A Clockwork Orange (1971)

Here’s something I had not known until recently: Michael Kamen’s score for Die Hard pays homage to this Stanley Kubrick movie and its use of music, particularly in its incorporation of “Singin’ in the Rain” and Beethoven’s 9th Symphony, the latter (suggested first by McTiernan) with its Christmas-appropriate “Ode to Joy” choral section that has become associated with Die Hard. It’s more of a mash-up than that, though, and not only by Kamen’s doing. In the last few minutes, Kamen’s score was cut in favor of temp tracks that worked better, they being from John Scott’s music for Man on Fire and an unused bit of James Horner’s score for Aliens.

Dr. No (1962)

If you look at the header image for this post, you can already guess why this first real (as in EON production) James Bond movie has been included. There are tons of movies where people travel through air ducts, including 1958’s It! The Terror From Beyond Space and its obvious follower, Alien. But 007 is an action hero and this arguably the start of the action movie tradition that leads up to stuff like Die Hard. And in its air-duct scene, Sean Connery as Bond escapes a cell through oversize air vents (that also for some reason water flows through) and winds up having to remove his jacket to expose his tattered white shirt. At that moment, he looks a lot like Willis as McClane in one of Die Hard’s most famous images.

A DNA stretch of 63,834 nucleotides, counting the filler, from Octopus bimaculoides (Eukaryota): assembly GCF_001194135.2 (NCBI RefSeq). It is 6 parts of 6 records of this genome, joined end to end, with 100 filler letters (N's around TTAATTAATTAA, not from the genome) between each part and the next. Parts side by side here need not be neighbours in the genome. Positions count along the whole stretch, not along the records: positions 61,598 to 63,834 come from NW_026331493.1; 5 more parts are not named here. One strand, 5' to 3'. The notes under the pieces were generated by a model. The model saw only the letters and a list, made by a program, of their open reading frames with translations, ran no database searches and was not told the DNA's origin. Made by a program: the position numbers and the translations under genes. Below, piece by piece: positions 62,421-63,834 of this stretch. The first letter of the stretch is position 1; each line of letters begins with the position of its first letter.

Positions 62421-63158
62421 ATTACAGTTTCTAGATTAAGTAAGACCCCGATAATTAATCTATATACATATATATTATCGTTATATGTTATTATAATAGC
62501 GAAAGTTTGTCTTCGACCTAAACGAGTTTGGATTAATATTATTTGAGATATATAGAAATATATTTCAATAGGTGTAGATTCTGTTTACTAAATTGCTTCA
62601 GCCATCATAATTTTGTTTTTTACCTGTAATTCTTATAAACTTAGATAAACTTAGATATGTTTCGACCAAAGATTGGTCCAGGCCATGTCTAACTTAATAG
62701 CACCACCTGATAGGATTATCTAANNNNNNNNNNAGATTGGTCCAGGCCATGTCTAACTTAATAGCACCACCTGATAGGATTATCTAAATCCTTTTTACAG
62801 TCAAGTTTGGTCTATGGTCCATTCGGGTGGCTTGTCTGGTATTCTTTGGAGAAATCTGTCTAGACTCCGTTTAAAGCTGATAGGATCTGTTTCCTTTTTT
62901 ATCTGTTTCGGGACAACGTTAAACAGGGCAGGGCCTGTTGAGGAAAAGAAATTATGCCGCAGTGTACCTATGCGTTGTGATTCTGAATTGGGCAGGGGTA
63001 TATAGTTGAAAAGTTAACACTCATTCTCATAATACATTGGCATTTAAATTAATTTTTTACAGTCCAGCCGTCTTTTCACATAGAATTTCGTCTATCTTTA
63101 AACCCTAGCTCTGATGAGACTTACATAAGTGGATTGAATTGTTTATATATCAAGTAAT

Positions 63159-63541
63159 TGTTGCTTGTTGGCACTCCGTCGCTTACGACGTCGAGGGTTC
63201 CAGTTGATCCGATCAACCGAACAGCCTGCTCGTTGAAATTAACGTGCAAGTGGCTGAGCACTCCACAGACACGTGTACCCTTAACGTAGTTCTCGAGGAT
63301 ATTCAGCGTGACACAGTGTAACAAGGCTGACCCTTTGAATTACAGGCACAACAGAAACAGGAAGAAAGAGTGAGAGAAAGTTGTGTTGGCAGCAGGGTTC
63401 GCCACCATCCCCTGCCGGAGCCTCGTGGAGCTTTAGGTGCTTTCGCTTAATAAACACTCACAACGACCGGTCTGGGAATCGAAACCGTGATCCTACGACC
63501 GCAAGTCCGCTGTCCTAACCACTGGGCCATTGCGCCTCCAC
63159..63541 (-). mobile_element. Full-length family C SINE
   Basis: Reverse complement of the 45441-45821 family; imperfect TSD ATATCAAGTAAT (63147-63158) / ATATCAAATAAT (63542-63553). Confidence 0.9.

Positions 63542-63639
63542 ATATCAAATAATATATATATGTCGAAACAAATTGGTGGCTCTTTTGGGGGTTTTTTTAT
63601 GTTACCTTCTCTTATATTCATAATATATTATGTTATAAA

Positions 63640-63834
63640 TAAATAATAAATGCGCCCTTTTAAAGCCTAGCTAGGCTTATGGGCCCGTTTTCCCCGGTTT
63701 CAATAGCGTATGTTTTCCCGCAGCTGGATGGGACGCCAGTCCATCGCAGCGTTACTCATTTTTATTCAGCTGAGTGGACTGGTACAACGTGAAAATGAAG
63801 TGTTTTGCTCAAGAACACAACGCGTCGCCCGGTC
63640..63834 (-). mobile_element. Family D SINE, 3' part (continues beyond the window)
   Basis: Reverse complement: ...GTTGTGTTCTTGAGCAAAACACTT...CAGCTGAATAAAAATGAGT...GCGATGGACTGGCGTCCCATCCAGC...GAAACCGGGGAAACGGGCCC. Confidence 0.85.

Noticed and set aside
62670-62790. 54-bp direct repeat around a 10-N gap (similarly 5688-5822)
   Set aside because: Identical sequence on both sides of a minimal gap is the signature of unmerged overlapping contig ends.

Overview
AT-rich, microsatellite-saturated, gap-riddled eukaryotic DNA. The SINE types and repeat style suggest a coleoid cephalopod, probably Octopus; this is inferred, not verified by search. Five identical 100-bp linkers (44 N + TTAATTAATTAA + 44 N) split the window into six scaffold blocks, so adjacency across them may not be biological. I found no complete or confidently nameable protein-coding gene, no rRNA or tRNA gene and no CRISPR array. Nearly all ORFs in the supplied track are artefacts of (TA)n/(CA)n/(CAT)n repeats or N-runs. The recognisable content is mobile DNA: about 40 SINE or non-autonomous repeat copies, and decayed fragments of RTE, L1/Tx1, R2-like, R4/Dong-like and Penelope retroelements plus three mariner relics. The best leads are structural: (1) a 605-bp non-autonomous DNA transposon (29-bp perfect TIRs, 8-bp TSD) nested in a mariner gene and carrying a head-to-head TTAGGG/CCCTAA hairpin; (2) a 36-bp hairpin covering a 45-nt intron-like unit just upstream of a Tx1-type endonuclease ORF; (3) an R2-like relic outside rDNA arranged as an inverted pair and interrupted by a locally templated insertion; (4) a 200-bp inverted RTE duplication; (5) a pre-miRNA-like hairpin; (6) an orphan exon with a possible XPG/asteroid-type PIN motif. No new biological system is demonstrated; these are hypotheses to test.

Our Man Flint (1966)

And now here’s a spy movie that parodies the James Bond franchise. Its connection to Die Hard is short but sweet. There’s a bad guy in the movie named Hans Gruber (played by Michael St. Clair). He’s not the main villain, just a henchman, and he’s rather quickly disposed of in one of the many great action movie bathroom deaths.

Midway (1976)

This movie could sort of join the other two selected that are like fake prequels to Die Hard. Here we get the back story of Nakatomi exec Joseph Yoshinobu Takagi (James Shigeta), if we choose to think of it that way. With some cheating. In this star-studded World War II movie about the Battle of Midway, Shigeta plays real-life Japanese admiral Chuichi Nagumo, whose flagship during that event was the aircraft carrier Akagi. Die-hard fans of Die Hard might recognize that as Takagi’s password for his vault. According to the DVD commentary, Takagi’s character was given a backstory by production designer Jackson De Govia where his password was the ship he had served on during the war.

Saboteur (1942)

Don’t get mad at me for spoiling the end of this 72-year-old Alfred Hitchcock wrong-man genre classic, but its ending is where it can be linked to Die Hard. I’m not sure if there was any intention by McTiernan to have Gruber’s demise mimic the shot of Norman Lloyd’s villain falling to his own death in Saboteur, but it’s a perfect tribute if meant to be. Hitchcock has the better location for his climax, the torch of the Statue of Liberty (he’d use a landmark similarly later in North by Northwest), and shockingly his shot looks better, less fake, too. It might also be the origin of the trope where the fate of someone hanging on for dear life is at the mercy of stitching.

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Christopher Campbell began writing film criticism and covering film festivals for a zine called Read, back when a zine could actually get you Sundance press credentials. He's now a Senior Editor at FSR and the founding editor of our sister site Nonfics. He also regularly contributes to Fandango and Rotten Tomatoes and is the President of the Critics Choice Association's Documentary Branch.